Wednesday, June 10, 2020

Timely Insights From the Executive Director of the Healing Story Alliance


by Mike Seliger

Is there a human  being on this planet who is not, to some  degree,  wounded—physically or emotionally—or in  fear of becoming  wounded or still experiencing  the effects of a  past wound or threat?


I  ask this because Healing can only  occur if there has been a Wound, or damage  caused by Fear of loss or wounding. And  the healing can only  begin  once the  wound has been acknowledged.


Some people say all Stories are  actually  healing stories. Indeed,  virtually all stories have  healing elements. Every  story  that is told, orally or  via sign or image,  entails an interaction between a  teller  and  audience (whether  an audience of one,  ten, or  thousands!) This is an  active  exchange that provides  gifts to both tellers  and audience. These  gifts  are  elements of healing,  such as

·         A  recognition of one another as humans with  vulnerabilities and  dreams

·         Sharing in  ways that  resonate and contribute to understanding  and  resilience

·         Affirmation  that the  experience  of telling and listening are  rewarding ( informing,  educating ,  entertaining,  reaffirming humanness!)


Healing Story  is a  way for humans to convey compassion and understanding in support of  Resilience and empowerment  for a  person,  group, community or the entire planet,  that is suffering from a  wound.  A story may not cure the wound, but may make it more understandable and hence more  bearable by showing that the pain or  grief is heard or recognized. Healing  stories may  reawaken belief that things can  get better, obstacles  overcome, justice achieved, cruelty  confronted,  possibilities opened.  The stories may also offer alternative ways of looking at a situation, sometimes educating, sometimes  reassuring or refocusing. Often the  message  is “You  are not alone or trapped in an impossible place.”


Many stories  follow the arc of “the Hero’s journey”, in which   an individual is  called to take  actions, go places, encounter helpers who may offer   advice or empowering gifts, overcome  dangers and challenges, eventually  achieving a  success that provides rewards and new  knowledge/ awareness with which  he/she returns with new  ability to  use this in  beneficial ways.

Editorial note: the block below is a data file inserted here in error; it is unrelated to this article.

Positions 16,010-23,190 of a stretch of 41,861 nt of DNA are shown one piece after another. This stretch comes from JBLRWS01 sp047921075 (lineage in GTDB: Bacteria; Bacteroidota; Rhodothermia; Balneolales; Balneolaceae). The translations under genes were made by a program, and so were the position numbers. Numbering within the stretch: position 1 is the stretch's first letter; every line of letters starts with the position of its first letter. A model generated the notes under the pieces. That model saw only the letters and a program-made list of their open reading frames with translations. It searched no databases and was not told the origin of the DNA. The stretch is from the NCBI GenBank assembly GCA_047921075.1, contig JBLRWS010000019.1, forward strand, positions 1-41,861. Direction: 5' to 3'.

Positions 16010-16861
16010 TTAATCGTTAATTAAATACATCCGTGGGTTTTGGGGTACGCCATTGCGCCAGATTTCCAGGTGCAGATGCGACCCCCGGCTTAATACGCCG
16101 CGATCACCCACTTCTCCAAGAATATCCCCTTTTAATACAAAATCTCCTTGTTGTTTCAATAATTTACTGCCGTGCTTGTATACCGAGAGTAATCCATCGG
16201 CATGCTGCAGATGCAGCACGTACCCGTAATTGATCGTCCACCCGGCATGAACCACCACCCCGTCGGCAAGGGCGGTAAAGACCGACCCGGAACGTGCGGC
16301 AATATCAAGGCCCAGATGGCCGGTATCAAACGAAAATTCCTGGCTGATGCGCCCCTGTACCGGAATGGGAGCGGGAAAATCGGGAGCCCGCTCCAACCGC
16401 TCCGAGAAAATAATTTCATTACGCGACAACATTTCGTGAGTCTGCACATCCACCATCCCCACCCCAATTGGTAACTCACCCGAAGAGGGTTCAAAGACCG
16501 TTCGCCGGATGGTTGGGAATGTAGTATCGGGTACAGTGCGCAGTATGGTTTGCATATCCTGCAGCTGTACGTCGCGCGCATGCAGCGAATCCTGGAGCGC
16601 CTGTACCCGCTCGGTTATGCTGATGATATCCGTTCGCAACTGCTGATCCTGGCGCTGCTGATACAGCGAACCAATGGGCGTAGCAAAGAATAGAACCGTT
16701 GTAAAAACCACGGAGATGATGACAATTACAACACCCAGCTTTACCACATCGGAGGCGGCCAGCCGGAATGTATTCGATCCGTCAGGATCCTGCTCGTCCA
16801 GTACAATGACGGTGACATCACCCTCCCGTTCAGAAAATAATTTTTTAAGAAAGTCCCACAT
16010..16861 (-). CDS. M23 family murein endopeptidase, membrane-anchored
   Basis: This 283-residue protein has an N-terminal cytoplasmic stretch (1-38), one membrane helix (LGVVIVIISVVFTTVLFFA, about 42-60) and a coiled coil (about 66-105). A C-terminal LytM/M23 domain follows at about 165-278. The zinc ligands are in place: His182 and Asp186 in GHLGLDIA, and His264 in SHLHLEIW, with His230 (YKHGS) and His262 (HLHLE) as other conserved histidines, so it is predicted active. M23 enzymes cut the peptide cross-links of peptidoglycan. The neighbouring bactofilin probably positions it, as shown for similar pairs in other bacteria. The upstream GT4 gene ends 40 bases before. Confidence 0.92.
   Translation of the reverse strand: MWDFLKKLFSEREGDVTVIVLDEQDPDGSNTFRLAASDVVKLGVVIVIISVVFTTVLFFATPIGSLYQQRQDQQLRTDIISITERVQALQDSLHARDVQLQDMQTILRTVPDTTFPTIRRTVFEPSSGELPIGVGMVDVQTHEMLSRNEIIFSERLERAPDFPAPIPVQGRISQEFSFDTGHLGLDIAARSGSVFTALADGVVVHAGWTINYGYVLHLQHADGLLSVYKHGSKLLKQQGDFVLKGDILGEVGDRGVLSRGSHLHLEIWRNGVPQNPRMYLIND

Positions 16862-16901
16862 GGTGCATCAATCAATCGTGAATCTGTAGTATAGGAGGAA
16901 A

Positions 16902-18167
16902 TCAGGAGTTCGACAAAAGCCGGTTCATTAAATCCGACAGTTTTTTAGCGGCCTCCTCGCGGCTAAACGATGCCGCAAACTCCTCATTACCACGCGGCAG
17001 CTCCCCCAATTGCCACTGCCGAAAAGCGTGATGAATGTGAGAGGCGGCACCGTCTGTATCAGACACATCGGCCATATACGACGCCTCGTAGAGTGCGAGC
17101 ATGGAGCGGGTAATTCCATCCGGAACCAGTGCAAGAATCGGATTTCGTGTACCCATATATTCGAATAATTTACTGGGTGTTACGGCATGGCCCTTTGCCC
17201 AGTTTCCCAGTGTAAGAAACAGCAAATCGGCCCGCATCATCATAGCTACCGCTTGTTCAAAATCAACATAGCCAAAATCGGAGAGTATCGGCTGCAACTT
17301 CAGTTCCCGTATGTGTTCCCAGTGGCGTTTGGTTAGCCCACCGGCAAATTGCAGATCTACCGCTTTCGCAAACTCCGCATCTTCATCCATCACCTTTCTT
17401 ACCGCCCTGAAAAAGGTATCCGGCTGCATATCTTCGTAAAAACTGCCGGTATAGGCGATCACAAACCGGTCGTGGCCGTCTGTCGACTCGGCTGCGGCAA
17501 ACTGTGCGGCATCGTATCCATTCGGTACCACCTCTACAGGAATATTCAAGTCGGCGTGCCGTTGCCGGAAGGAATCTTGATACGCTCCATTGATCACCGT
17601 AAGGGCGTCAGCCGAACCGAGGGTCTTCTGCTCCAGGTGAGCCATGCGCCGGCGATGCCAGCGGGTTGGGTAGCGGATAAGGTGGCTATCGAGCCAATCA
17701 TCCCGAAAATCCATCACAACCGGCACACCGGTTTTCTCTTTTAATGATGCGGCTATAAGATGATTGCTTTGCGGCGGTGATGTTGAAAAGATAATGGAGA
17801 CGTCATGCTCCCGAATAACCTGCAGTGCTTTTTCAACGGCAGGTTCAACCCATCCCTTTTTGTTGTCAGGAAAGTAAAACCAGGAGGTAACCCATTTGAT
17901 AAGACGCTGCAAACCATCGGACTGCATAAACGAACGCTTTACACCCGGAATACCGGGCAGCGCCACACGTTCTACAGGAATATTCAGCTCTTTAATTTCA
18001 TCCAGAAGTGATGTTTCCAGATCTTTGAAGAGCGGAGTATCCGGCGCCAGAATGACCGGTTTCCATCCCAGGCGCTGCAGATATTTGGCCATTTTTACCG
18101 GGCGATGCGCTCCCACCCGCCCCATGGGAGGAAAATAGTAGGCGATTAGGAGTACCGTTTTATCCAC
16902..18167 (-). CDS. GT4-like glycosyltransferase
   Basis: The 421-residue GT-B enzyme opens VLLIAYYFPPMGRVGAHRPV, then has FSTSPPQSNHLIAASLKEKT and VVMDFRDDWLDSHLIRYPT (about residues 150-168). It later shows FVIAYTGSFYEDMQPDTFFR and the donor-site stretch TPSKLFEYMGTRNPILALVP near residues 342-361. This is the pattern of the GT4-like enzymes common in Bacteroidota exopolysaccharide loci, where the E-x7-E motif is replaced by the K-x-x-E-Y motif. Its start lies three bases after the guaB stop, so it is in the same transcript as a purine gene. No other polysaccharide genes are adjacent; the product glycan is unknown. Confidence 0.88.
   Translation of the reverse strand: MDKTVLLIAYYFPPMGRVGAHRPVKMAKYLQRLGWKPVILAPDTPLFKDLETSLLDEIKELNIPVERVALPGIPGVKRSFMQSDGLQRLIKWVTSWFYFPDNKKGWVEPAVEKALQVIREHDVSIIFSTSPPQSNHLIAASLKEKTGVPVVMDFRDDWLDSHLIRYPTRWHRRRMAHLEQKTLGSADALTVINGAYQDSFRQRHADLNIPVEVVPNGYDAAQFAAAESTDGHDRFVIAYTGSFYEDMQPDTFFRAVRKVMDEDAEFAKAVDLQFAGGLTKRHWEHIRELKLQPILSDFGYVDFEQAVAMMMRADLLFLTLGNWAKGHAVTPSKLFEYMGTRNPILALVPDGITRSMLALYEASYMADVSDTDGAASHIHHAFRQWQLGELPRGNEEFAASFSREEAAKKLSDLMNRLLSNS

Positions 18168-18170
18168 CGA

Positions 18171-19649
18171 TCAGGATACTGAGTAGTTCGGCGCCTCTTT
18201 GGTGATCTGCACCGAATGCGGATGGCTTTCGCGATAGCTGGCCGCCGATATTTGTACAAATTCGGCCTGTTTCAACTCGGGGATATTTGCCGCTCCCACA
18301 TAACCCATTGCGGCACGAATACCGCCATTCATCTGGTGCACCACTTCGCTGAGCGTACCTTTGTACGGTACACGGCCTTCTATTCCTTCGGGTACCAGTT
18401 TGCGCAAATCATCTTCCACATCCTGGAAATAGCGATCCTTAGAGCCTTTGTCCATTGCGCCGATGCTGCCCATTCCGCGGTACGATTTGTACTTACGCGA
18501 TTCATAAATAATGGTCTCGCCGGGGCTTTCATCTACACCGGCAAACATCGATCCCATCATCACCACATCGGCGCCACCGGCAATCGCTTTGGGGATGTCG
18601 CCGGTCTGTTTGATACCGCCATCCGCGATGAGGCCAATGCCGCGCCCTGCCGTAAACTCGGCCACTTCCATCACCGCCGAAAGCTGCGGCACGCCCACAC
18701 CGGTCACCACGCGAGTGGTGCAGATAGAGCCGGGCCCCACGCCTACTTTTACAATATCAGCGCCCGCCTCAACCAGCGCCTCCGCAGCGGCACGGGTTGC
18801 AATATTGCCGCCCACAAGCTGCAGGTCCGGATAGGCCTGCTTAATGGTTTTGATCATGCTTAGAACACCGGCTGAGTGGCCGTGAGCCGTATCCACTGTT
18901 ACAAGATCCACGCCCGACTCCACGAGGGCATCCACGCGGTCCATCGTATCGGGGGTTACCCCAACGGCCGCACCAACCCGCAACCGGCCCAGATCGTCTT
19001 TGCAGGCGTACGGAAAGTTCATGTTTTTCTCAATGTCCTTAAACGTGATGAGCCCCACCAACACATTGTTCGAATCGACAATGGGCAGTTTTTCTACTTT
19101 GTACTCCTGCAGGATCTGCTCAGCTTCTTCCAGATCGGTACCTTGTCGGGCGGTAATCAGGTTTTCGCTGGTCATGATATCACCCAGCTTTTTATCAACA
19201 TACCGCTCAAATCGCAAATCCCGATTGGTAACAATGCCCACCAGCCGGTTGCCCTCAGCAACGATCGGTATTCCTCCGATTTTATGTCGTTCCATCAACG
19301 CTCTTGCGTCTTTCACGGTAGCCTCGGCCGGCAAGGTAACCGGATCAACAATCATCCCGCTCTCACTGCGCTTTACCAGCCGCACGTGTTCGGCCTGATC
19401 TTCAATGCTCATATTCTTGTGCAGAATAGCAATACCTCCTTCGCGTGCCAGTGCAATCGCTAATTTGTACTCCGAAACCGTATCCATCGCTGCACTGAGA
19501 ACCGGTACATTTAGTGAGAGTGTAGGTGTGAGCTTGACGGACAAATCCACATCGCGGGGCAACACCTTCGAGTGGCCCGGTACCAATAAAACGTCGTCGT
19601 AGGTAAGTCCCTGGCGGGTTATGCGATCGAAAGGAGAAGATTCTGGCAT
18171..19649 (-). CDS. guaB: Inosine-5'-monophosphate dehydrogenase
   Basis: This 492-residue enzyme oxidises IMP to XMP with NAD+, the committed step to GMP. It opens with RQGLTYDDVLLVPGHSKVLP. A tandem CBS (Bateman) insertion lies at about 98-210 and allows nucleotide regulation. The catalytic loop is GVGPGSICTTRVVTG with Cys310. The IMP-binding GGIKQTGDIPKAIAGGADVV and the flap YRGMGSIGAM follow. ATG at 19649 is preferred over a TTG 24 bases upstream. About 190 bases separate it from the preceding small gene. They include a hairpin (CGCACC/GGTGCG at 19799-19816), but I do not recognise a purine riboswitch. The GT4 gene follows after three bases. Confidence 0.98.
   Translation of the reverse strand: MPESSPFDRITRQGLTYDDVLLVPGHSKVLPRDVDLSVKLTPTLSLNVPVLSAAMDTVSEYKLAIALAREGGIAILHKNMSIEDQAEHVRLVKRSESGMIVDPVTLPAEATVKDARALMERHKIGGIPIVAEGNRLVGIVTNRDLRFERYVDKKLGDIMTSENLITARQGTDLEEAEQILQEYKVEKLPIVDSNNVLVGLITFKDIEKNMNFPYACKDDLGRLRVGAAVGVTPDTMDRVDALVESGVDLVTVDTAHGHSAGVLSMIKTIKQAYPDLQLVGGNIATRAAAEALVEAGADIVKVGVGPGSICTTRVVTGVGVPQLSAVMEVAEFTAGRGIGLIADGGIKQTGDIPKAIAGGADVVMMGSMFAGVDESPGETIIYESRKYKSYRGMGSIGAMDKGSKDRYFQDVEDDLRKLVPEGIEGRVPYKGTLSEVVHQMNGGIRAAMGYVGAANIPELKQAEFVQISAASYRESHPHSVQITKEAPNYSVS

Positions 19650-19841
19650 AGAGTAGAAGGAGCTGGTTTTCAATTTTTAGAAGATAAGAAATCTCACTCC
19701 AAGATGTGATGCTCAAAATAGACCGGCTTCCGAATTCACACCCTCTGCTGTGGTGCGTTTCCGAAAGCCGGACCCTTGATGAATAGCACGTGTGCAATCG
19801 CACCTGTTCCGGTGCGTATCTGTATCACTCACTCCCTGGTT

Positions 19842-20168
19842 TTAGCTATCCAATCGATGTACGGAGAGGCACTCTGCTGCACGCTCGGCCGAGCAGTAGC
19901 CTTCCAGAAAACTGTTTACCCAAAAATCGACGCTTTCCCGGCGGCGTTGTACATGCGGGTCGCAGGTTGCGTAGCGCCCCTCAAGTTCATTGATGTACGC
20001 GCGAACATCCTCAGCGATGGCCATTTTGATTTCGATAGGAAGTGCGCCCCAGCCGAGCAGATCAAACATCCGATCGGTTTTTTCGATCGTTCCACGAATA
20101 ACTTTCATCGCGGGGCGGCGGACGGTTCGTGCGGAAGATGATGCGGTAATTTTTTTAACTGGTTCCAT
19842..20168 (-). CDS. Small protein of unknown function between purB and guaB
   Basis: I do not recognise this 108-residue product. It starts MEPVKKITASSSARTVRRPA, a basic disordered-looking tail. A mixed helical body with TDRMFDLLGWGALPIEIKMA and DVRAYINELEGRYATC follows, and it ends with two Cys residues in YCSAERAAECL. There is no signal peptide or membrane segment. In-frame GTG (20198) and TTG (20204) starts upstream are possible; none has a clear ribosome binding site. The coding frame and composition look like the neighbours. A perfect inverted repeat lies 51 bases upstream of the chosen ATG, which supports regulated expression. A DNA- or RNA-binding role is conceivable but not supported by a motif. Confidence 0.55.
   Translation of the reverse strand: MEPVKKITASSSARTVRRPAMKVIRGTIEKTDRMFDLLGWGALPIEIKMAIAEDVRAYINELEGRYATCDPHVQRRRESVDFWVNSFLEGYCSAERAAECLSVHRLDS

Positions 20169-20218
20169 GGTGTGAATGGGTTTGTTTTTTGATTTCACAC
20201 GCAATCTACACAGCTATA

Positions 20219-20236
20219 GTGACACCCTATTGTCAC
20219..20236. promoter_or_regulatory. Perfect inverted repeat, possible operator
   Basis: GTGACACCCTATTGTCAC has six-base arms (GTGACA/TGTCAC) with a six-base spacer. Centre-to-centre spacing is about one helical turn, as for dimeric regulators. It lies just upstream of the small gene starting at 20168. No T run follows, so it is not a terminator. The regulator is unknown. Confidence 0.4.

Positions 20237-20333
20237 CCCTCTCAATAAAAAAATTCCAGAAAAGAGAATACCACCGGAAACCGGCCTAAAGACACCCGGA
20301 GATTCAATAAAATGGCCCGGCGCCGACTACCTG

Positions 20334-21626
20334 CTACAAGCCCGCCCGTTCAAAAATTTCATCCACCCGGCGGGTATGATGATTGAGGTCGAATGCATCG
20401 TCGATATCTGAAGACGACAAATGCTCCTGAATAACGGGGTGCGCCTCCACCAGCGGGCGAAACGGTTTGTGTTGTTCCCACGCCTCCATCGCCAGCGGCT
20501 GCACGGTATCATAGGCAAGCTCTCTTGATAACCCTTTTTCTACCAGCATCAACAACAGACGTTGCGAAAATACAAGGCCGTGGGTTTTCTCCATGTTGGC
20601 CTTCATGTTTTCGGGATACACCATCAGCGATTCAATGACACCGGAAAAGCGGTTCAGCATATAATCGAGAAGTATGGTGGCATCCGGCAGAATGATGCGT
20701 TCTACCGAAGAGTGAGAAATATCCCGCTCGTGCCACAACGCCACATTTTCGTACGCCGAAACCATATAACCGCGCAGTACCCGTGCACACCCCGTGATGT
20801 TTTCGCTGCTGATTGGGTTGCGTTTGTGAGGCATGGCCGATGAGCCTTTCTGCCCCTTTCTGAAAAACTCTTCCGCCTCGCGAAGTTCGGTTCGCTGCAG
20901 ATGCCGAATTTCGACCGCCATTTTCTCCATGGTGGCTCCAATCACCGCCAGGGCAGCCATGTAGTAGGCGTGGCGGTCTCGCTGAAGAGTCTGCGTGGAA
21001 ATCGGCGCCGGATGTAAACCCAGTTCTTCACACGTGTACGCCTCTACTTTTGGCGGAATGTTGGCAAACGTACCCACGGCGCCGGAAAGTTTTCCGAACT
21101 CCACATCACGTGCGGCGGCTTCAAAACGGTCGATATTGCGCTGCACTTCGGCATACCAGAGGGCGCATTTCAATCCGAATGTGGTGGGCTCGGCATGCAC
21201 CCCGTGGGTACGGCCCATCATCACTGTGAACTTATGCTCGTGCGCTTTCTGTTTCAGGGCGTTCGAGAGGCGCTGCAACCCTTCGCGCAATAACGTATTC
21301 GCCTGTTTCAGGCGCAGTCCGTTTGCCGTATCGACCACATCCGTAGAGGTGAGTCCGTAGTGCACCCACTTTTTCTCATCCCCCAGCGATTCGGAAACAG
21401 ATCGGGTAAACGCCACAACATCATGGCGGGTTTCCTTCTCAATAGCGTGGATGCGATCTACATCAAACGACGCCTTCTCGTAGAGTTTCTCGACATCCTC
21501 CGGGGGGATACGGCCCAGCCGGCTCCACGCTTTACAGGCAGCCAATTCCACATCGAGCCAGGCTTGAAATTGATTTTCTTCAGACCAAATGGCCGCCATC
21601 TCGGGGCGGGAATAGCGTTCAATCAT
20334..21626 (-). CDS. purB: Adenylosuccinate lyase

That  story  arc may or may not  focus on a heroic  figure who is  suffering from a wound,  although in the course of the journey wounds  and  dangers  are likely occurrences. But the journey experienced by the listener/ audience is  healing—it comforts, reassures, supports imagining of  wonderful possibilities and achievements  and can  alleviate doubts and pain, at least for the moment. The  story’s protagonist acts bravely (exhibiting courage in the face of  fear) even  though  sometimes that  bravery may  seem to come  out of  ignorance or  foolishness. The listener identifies with the  character, even as the character  may stumble into   deeper  troubles  that call for  further  reliance on the resources within his/her  grasp..


The wounds  we  experience come in all sizes and shapes—from a sprained ankle to a broken heart, from a lost  ring to a  famine, from a child being bullied to institutionalized  racism,  from loss of  a job to collapse of an entire  economy,  from a common cold to a  devastating pandemic.


In all these cases, stories may not cure, but can awaken ways of looking at them and assisting in finding  the best ways to act  within the  situations. 


Stories may not prevent anxiety and impatience, but might offer options on how to find and  use inner  resources  to discover the  best  ways through difficult  situations.


Stories may not  reduce  feelings of loss  of loved ones, of home,  or  the  frustration at   finding that one’s  beliefs in fairness and justice are being  denied and abused, but  may encourage  identifying resources and supports that  can help respond to the  feeling of woundedness.